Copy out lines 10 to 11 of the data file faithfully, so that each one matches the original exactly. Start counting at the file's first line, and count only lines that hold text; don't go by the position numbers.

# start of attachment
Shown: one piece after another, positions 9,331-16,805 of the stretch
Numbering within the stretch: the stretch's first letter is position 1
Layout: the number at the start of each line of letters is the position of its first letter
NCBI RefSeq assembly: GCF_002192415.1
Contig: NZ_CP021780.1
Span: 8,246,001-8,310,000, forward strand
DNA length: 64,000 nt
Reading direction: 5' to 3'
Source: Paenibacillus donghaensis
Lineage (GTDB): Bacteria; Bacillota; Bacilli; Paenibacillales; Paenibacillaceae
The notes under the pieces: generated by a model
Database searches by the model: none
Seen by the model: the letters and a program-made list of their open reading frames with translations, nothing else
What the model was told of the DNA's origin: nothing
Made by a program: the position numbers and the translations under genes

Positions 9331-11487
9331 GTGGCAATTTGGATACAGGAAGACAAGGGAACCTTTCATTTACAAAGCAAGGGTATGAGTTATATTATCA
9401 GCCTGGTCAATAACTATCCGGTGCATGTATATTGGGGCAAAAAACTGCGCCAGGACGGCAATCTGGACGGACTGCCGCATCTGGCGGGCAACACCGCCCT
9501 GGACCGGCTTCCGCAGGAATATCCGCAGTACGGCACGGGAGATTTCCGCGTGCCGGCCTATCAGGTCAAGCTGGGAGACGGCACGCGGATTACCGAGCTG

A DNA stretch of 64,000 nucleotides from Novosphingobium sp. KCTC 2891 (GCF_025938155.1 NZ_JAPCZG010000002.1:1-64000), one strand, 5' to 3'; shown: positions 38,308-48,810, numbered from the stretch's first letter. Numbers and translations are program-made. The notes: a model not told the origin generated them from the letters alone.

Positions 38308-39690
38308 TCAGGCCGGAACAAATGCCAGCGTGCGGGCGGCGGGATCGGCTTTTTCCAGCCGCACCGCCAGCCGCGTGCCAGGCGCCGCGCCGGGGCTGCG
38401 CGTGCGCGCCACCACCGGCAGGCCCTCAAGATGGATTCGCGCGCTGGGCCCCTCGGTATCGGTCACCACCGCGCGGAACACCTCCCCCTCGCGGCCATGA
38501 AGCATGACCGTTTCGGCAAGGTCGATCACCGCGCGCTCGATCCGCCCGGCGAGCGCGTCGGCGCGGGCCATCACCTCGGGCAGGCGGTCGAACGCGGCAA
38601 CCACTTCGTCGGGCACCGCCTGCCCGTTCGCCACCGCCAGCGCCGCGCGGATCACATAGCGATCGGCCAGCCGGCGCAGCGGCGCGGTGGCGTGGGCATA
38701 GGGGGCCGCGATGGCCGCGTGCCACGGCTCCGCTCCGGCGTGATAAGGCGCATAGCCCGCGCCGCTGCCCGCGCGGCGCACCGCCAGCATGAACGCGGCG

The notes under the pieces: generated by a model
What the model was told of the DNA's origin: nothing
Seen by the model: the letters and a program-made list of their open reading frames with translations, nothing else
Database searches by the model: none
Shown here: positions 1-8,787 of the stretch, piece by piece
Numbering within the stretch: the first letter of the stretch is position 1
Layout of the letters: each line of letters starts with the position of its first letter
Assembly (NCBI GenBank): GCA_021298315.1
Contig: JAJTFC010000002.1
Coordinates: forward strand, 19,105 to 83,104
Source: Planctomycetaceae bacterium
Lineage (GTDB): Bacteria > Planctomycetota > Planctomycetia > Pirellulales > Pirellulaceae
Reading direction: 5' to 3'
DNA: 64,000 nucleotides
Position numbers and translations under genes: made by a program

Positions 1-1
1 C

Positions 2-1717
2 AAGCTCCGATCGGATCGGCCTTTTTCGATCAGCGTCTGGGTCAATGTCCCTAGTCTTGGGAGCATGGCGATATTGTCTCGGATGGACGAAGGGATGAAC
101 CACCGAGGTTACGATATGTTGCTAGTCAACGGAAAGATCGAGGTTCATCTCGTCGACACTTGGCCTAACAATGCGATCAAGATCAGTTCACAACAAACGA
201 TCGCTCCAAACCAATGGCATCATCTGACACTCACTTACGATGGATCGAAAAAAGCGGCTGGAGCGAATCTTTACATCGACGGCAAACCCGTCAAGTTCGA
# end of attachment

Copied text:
Lineage (GTDB): Bacteria; Bacillota; Bacilli; Paenibacillales; Paenibacillaceae
The notes under the pieces: generated by a model